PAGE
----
Written by: Terri-Lynn MacKay, Ph.D., C.Psych. Mental Health Director at ALAViDA Substance Use, a product of LifeSpeak Inc.
Gambling can be an enjoyable pastime, but for some people, it can lead to serious problems affecting their well-being and the well-being of those around them.
Back in the day, the only way you could gamble was by leaving your house. Today, from the comfort of your phone, tablet, or laptop, you can gamble from anywhere, even while you work, eat, rest, or commute. Now that access has increased, stopping can be harder than ever.
Understanding the factors that contribute to the development of gambling issues can help find effective solutions. We will explore the various factors linked with gambling problems, including false beliefs that drive addictive behaviors, and outline some harm reduction strategies to support those facing this challenge
Gambling problems arise due to a complex interplay of factors. Genetics may play a role because we know addictive tendencies run in families. Changes in the neurotransmitter reward system can lead to tolerance, where someone needs to gamble more frequently or with higher stakes to experience the same feeling of excitement.
People who have had adverse childhood experiences or experienced trauma are at a higher risk of developing addictive behaviors, including gambling. The presence of other mental health conditions such as depression, anxiety, Post-Traumatic Stress Disorder (PTSD), and substance use can increase the susceptibility to developing a gambling problem.
Certain characteristics like winning at a young age, playing games with immediate rewards, being biologically male, impulsive tendencies, being single, and age (the average age of developing a gambling problem is 40) may also increase the likelihood of developing a gambling problem. It is important to note that while these factors are correlated with gambling problems, they do not cause them
Cognitive distortions, also known as false beliefs, are biases that affect how individuals perceive and process information. Common cognitive distortions in gambling include:
Individuals with gambling problems are more likely to exhibit these cognitive distortions. Recognizing the impact of thoughts on behaviors is a good first step in developing healthier patterns of play.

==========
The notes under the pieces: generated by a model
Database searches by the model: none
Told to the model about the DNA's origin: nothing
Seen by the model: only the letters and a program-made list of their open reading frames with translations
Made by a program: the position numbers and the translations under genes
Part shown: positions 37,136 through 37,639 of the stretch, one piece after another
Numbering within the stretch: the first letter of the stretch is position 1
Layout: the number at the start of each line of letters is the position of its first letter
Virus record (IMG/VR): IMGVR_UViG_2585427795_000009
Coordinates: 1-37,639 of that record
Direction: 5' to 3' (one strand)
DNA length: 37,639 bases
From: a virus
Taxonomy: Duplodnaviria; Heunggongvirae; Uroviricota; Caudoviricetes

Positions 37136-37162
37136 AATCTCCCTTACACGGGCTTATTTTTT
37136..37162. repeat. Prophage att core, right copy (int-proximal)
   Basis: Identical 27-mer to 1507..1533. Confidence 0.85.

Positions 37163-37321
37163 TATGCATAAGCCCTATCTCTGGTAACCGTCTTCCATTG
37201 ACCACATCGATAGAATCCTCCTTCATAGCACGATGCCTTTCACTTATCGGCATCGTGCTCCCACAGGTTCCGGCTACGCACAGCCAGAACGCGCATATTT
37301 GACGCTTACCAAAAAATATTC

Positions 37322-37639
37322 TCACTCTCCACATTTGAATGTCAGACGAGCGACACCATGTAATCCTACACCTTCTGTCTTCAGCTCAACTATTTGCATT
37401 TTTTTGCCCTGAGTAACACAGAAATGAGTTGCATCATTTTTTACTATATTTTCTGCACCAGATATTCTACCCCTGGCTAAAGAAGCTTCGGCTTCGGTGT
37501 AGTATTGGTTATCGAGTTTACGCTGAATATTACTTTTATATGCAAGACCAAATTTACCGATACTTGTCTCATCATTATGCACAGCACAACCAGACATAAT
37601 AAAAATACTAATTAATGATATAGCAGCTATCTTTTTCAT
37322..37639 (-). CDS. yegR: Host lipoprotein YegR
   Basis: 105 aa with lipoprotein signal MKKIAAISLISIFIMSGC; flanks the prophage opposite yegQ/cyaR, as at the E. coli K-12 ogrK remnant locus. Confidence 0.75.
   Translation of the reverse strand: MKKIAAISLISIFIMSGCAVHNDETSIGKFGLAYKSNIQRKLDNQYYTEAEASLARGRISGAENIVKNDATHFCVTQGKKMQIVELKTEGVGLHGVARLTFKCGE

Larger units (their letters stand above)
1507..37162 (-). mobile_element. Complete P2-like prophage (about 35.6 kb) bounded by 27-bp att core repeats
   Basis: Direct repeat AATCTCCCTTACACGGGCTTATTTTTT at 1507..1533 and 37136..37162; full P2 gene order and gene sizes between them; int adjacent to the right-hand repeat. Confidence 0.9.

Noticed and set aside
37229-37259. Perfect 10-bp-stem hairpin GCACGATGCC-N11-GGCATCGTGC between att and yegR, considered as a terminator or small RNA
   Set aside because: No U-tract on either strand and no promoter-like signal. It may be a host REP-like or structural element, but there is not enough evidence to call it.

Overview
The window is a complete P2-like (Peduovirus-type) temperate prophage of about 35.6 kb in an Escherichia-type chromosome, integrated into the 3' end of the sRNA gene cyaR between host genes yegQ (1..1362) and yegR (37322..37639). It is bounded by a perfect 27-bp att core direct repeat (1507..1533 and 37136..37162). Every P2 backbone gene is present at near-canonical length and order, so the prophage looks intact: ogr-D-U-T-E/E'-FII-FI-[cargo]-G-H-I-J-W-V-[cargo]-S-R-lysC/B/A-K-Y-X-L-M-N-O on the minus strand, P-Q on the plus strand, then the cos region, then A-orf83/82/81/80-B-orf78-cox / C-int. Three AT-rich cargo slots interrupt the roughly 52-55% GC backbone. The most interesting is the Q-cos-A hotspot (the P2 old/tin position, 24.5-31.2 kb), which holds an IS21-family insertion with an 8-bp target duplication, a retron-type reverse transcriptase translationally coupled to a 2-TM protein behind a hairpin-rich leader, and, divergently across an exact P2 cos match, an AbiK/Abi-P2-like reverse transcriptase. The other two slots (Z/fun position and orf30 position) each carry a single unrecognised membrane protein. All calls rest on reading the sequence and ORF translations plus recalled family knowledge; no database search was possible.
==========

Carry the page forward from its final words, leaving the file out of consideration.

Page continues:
The diagnosis of a Gambling Disorder is based on specific criteria outlined in the Diagnostic and Statistical Manual of Mental Disorders (DSM). Key indicators include:
If you are concerned about your own or someone else’s gambling behavior, seeking help through free online resources, peer support organizations, or a trained professional can help you make a change. You can also find support with ALAViDA Substance Use, a product of LifeSpeak Inc
You may not be ready to stop gambling, and that is OK. Instead, a harm reduction approach helps you build a toolkit to reduce and/or protect yourself against the negative consequences of this behavior. Consider these strategies:
Supporting someone with a gambling problem can be challenging but it doesn’t have to feel overwhelming. The Community Reinforcement & Family Training (CRAFT) approach is a well-researched method to help support a loved one who is struggling with an addictive behavior. CRAFT strategies include:
Supporting someone with a gambling problem is more effective when you also take care of yourself. Set boundaries, seek support from understanding friends or support groups, and consider professional help if needed.
Understanding the factors that contribute to gambling problems can aid in supporting your loved one. Empathy and compassion play a vital role in helping loved ones overcome challenges with gambling.
Changing your relationship with gambling doesn’t have to be something you navigate on your own.
ALAViDA can offer the help you need. Our iCBT modules (internet-based Cognitive Behavioral Therapy) are one of the primary support options we provide, along with optional group coaching and tracking tools available through the TRAiL platform.
Ready to learn more? All OTIP members, including RTIP, Home/Auto, and Life Insurance customers have complimentary access to the ALAViDA TRAiL.
Dr. Terri-Lynn Mackay, C.Psych, is the Mental Health Director of ALAViDA Substance Use, a product of LifeSpeak Inc. She leads a care team who provide members with compassionate, non-judgmental, evidence-based care. In her previous roles, Dr. Mackay served as the Director of Operations for the Canadian mental health pandemic response, the Associate Director of Counselling Services at the University of British Columbia, an Associate Professor at the University of Nevada, Las Vegas, and the Provincial Director of Innovation and Partnerships for the Canadian Mental Health Association. Dr. Mackay holds a PhD in Clinical Psychology and a Master’s degree in Behavioural Neuroscience.